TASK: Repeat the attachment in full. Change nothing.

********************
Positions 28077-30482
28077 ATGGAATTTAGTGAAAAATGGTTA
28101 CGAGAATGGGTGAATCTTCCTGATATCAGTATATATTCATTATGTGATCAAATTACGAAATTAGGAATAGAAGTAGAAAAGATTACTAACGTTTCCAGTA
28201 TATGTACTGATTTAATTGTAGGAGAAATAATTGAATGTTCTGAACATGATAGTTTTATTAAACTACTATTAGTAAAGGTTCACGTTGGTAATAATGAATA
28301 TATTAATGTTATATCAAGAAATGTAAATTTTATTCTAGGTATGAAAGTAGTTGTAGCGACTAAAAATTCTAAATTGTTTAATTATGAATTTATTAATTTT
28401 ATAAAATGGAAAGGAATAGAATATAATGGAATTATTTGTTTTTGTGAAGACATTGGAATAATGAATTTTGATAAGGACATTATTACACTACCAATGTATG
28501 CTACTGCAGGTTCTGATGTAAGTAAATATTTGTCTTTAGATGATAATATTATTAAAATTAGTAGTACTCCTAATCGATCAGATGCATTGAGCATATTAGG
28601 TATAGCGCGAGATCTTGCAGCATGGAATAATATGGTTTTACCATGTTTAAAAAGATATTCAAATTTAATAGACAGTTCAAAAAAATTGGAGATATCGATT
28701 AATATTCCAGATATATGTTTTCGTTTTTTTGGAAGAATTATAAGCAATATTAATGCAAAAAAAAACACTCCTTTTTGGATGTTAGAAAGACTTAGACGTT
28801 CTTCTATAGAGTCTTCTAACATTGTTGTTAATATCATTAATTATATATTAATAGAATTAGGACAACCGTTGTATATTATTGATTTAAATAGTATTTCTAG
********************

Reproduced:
Positions 28077-30482
28077 ATGGAATTTAGTGAAAAATGGTTA
28101 CGAGAATGGGTGAATCTTCCTGATATCAGTATATATTCATTATGTGATCAAATTACGAAATTAGGAATAGAAGTAGAAAAGATTACTAACGTTTCCAGTA
28201 TATGTACTGATTTAATTGTAGGAGAAATAATTGAATGTTCTGAACATGATAGTTTTATTAAACTACTATTAGTAAAGGTTCACGTTGGTAATAATGAATA
28301 TATTAATGTTATATCAAGAAATGTAAATTTTATTCTAGGTATGAAAGTAGTTGTAGCGACTAAAAATTCTAAATTGTTTAATTATGAATTTATTAATTTT
28401 ATAAAATGGAAAGGAATAGAATATAATGGAATTATTTGTTTTTGTGAAGACATTGGAATAATGAATTTTGATAAGGACATTATTACACTACCAATGTATG
28501 CTACTGCAGGTTCTGATGTAAGTAAATATTTGTCTTTAGATGATAATATTATTAAAATTAGTAGTACTCCTAATCGATCAGATGCATTGAGCATATTAGG
28601 TATAGCGCGAGATCTTGCAGCATGGAATAATATGGTTTTACCATGTTTAAAAAGATATTCAAATTTAATAGACAGTTCAAAAAAATTGGAGATATCGATT
28701 AATATTCCAGATATATGTTTTCGTTTTTTTGGAAGAATTATAAGCAATATTAATGCAAAAAAAAACACTCCTTTTTGGATGTTAGAAAGACTTAGACGTT
28801 CTTCTATAGAGTCTTCTAACATTGTTGTTAATATCATTAATTATATATTAATAGAATTAGGACAACCGTTGTATATTATTGATTTAAATAGTATTTCTAG